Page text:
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Posts Tagged ‘Michael Ball’

I can’t imagine a more exhilarating return to the West End than this, a revival of the 2007 UK premiere by the same creative team (director Jack O’Brien, designers David Rockwell & William Ivey Long and choreographer Jerry Mitchell) with Michael Ball returning to his Olivier Award winning role. Oddly enough, it was amongst the last musicals I saw before lockdown, just as good though in a rather different venue (https://garethjames.wordpress.com/2020/03/10/hairspray-HM-prison-bronzefield).

I first fell in love with the show when I took a punt on a Broadway preview almost exactly 19 years ago. This was followed by three visits to the West End run between 2007 and 2009 and a couple of regional outings before last year’s rather unorthodox revival and Sunday’s barnstorming return. I simply adore the 60’s aesthetic, the catchy tunes and witty lyrics of Marc Shaiman & Scott Wittman, the anti-segregation, body positive and anti-racist messages (book by Mark O’Donnell & Thomas Meehan) and the sheer loud, brash, colourful, tongue-in-cheekiness of it all.

Nothing much is changed from the UK premiere (there was nothing to fix) but the joy of a bunch of people returning to what they do is infectious. It’s as if they are doing it for the very first time. Lizzie Bea is a match for all those other Tracy’s, and a great tribute to NYT and NYMT. Such is his range that the last time I saw Michael Ball he terrified me as Sweeney Todd (so unrecognisable, people were asking for their money back because they thought he wasn’t in it!), now he’s padded and in drag as Tracy’s mom Edna. Les Dennis clearly delights in playing the loving father / husband Wilbur, a role he too has played before, with his show-stopping duet with Ball, (You’re) Timeless To Me, packed with delicious moments. Rita Simons (East Enders’ Roxy) was a bit of a revelation as baddie Velma and Marisha Wallace wowed as Motormouth Maybelle, as she did in Dreamgirls and Waitress, with I Know Where I’ve Been bringing the house down.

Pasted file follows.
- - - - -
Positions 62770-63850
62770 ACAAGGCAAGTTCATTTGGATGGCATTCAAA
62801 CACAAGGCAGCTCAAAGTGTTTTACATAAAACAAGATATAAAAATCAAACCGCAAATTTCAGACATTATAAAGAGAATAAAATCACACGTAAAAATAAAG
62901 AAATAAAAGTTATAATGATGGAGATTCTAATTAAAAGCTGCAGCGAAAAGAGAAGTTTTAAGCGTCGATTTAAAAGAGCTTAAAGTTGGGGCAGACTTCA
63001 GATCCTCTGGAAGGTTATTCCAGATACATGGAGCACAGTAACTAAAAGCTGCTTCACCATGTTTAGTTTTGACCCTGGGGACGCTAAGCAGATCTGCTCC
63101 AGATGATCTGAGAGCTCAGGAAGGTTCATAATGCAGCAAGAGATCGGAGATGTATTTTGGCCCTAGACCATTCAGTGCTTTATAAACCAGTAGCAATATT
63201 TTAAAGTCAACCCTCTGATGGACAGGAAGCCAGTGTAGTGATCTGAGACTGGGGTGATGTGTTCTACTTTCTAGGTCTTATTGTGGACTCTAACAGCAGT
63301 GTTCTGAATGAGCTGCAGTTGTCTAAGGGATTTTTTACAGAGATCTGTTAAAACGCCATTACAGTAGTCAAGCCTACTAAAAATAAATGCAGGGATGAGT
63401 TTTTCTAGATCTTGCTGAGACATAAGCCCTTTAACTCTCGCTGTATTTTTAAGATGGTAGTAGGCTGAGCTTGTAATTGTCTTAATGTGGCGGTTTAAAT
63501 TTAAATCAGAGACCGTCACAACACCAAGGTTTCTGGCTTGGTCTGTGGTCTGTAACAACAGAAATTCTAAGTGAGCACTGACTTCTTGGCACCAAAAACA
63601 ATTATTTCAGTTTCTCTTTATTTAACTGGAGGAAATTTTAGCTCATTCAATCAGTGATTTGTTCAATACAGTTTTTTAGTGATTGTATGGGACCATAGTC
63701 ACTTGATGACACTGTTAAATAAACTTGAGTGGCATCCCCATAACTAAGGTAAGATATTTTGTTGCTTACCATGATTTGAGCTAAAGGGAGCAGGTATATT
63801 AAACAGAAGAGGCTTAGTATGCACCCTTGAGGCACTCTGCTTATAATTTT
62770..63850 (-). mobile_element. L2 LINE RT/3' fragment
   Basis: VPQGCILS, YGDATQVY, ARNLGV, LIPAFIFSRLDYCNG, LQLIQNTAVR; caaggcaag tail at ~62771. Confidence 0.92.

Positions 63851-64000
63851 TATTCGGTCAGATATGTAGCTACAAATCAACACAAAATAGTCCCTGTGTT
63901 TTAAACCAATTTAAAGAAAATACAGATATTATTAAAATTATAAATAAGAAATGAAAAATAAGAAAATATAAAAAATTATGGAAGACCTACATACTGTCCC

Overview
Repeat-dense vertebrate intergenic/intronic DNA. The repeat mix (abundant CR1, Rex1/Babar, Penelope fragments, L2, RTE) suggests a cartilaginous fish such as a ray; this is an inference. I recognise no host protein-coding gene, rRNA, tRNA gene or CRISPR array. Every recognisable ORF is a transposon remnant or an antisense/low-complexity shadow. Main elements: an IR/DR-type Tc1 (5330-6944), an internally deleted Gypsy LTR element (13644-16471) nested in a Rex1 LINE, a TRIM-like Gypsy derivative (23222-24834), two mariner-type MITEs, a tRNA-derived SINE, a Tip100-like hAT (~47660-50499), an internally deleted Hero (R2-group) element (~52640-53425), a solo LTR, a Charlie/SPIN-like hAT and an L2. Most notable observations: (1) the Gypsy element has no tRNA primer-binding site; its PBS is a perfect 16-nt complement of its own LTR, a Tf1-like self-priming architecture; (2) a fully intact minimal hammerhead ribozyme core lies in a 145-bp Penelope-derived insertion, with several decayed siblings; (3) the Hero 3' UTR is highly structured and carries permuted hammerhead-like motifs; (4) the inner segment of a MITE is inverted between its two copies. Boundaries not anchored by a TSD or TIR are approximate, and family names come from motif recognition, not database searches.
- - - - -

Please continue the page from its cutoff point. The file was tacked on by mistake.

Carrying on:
Though attentive and receptive during scenes and numbers, the audience continually erupted between them and the atmosphere in the vast London Coliseum (too vast for this show really) was extraordinary, as if the pent up euphoria after 16 months of musical theatre famine exploded all at once. An absolute joy.

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This is the first time I’ve seen a ‘big’ production of this Jerry Herman ‘problem’ musical and now I’m struggling to understand what the problem is. Fascinating true life story. Good book (revised by Francine Pascal, the original writer Michael Stewart’s sister). Great songs. I loved it.

The story is framed by scenes where silent movie maker Mack Sennett looks back at his relationship with his leading lady, and love of his life, Mabel Normand. We flash back to learn that he discovered her when she delivered food to his film set (I think this is a departure from the real life story for dramatic purposes) and she immediately begins a successful but punishing career making several ‘two reel’ movies a week. Sennett is forever innovating then milking his ideas – pie-in-the-face, bathing beauties, keystone cops etc. He’s an uncompromising slave-driver who’s ego and pride mean he eventually loses her, and just about everyone else, though he does get her back – but by now she’s lost to drink and drugs. The onset of talkies puts an end to his career as he can’t / won’t embrace the change.

There are only 12 songs but every one is a winner. The overture is terrific, and the opening scene is thrilling, as Mack is surrounded by three screens with his films projected onto them. The screens drop and he turns on the deserted studio lights and we’re back filming a movie, starting our chronological journey forward. The pace doesn’t let up as it moves between New York and Hollywood. Train journeys and boarding a liner are superbly created using projections. There are great set pieces filming movies, stunningly staged keystone cop chases, bathing beauty scenes and a show-stopping tap dance routine. It’s great when it fills the stage but it works well too in more intimate scenes.